Types of Gap Year Transport

How to get there and around

Once you’ve had a think about why you want to take a gap year, and in turn where you want to go, the next step is to consider how you’re going to do it and what types of transport you’ll need.

This stage can be broken down into two parts: transport to your chosen destinations, and transport around them once you’re there.

In terms of getting there, if you are travelling long haul and to two or more continents – for example, from London to Sydney to Los Angeles back to London – you’ll need to purchase a round the world flight ticket.

In terms of getting around, you have a choice between using local transport, like bus and train networks; travelling independently, like in a campervan; or travelling with a group on an organised tour. Most people end up doing a mixture of all three.

It’s also important to bear in mind that transport will take a chunk of your budget, so make sure you have at least a vague plan of what you’ll be doing and seeing, and set aside money accordingly. Of course, there is no need to plan your travel within a destination down to granular detail (one of the most exciting things about travelling is being spontaneous) but you should have a rough idea.

Round the world tickets

For any kind of multi-destination long haul trip, you’ll most likely need a round the world ticket. Also known as a multi-stop flight ticket, these single tickets cover you for anything between three and 15 flights. They are usually valid for a year from the date of your first flight and are a MUCH cheaper option than buying separate tickets for each flight.

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InterRailing in Europe

InterRailing is a cheap and fun way to travel by train through a number of countries in Europe in a single trip. There are two types of pass: the One Country Pass and the Global Pass. The One Country Pass allows you to explore a single country in depth, while the Global Pass allows you to explore multiple countries on a single trip. The Global Pass is the most popular and prices start at less than £200. If you’re aged 27 or under, you can get a big discount!

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Travel articles about using transport abroad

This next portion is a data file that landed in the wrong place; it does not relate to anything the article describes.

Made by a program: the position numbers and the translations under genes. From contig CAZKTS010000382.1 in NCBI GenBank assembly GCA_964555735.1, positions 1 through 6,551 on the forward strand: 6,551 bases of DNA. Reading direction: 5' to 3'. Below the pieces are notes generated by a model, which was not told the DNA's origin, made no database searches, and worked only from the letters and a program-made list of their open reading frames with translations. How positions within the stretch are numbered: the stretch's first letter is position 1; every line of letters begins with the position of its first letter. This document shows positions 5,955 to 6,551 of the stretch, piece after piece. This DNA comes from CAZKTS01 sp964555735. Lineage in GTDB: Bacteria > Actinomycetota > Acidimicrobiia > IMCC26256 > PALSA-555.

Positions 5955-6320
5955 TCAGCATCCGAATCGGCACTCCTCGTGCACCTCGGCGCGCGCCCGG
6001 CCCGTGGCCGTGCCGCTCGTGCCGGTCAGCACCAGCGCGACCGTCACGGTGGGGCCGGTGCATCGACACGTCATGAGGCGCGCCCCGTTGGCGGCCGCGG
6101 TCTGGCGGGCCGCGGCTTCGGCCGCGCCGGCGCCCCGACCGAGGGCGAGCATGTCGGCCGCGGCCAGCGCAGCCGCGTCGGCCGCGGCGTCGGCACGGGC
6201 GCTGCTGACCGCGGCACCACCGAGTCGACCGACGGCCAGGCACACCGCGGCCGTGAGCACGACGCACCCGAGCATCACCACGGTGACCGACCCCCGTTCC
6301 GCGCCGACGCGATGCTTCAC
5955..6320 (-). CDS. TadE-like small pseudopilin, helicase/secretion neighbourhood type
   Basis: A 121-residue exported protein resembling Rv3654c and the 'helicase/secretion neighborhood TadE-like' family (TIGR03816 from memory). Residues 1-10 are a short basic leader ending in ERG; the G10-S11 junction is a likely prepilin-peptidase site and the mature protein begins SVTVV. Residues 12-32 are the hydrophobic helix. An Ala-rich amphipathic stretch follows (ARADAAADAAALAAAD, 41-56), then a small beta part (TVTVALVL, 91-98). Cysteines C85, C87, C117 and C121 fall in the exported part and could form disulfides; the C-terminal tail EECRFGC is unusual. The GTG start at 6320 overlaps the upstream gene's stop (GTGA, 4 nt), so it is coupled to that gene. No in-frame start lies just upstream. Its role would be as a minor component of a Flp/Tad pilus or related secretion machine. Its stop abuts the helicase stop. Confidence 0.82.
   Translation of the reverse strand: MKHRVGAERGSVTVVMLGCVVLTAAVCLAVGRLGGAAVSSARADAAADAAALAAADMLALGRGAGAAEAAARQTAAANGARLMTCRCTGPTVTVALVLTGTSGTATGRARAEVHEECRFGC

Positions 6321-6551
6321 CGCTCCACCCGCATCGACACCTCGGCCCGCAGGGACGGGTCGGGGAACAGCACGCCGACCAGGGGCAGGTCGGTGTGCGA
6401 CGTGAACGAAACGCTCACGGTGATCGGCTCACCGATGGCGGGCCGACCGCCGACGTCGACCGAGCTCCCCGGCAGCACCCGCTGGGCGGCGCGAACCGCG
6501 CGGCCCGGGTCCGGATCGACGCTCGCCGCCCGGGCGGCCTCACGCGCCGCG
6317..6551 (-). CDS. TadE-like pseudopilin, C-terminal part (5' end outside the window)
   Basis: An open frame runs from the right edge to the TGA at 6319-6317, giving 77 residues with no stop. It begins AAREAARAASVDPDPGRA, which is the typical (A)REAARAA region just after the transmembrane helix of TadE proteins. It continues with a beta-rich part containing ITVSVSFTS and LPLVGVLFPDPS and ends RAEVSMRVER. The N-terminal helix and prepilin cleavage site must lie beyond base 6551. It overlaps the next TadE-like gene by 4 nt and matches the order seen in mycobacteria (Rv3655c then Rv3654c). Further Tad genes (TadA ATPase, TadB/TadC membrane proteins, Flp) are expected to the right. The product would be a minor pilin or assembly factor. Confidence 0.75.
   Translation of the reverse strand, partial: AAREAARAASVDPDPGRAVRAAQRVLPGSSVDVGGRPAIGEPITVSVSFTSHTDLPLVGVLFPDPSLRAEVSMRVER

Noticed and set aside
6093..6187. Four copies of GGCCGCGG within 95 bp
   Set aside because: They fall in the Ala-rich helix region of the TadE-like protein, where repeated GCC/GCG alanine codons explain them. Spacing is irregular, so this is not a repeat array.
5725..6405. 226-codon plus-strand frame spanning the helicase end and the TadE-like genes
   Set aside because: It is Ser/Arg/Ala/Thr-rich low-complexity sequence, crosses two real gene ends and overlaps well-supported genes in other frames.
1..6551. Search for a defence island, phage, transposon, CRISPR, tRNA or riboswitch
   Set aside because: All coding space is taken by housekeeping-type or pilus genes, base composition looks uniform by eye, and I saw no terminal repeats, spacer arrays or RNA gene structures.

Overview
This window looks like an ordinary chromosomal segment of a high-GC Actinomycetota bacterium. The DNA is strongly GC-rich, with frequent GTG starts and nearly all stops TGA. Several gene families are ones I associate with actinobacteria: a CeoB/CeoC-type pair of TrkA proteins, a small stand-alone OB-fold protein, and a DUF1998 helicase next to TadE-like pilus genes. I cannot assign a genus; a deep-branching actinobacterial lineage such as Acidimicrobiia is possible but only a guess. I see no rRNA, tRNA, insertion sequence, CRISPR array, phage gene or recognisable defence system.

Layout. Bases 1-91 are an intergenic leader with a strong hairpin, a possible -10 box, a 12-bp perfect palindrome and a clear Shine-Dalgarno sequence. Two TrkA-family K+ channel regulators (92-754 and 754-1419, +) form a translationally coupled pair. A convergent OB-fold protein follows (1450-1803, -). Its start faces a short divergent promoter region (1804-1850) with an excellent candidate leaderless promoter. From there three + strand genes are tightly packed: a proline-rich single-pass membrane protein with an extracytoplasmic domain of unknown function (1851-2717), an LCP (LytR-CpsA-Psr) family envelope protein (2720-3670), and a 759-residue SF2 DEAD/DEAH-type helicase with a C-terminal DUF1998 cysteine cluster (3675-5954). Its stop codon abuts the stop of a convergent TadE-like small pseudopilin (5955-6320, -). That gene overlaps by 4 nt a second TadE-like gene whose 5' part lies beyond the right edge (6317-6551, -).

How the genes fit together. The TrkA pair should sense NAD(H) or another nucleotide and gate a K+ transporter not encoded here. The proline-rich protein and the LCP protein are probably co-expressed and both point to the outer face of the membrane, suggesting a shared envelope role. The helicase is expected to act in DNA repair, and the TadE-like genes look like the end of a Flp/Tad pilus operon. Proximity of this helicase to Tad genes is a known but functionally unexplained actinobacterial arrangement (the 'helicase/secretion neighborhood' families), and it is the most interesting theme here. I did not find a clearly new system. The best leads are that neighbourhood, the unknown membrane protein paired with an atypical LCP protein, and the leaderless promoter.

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In-location transport

Once you’ve bought your main flights, you’ll need to have a rough idea of how you’re going to move around the countries you’re visiting. Local transport will differ according to what part of the world you are in. An overnight bus journey from the south to north of Thailand, for example, is a whole different experience to taking the bullet train in Japan!

The other thing to consider is how independent you want to be, and again this will depend to some extent on the country. For example, in New Zealand, many people choose to explore by campervan, whereas in somewhere like Laos this wouldn’t really be possible. However you travel, try to use the local transport at least once in whatever country you’re in: it gives an insight into how that place runs day to day, and can be quite an adventure in itself!

Travelling by bus

Buses are the stalwarts of backpacker transport and you just cannot avoid them, even if you want to! They are the one type of vehicle that are used pretty much the world over, from Vietnam to Venezuela, and are often the best and safest option for cheap, long distance transport.

They’re rarely comfortable and rarely pretty, but they will get you from A to B, and sometimes that’s all you need. In developing countries, buses fall into two categories: local buses and tourist buses. The latter are a bit more expensive but usually much more comfortable and fast, not to mention easier to book.  You think the language barrier is stressful when ordering food in a restaurant? Try dealing with it when you’re trying to catch a local bus from Kathmandu to Tibet.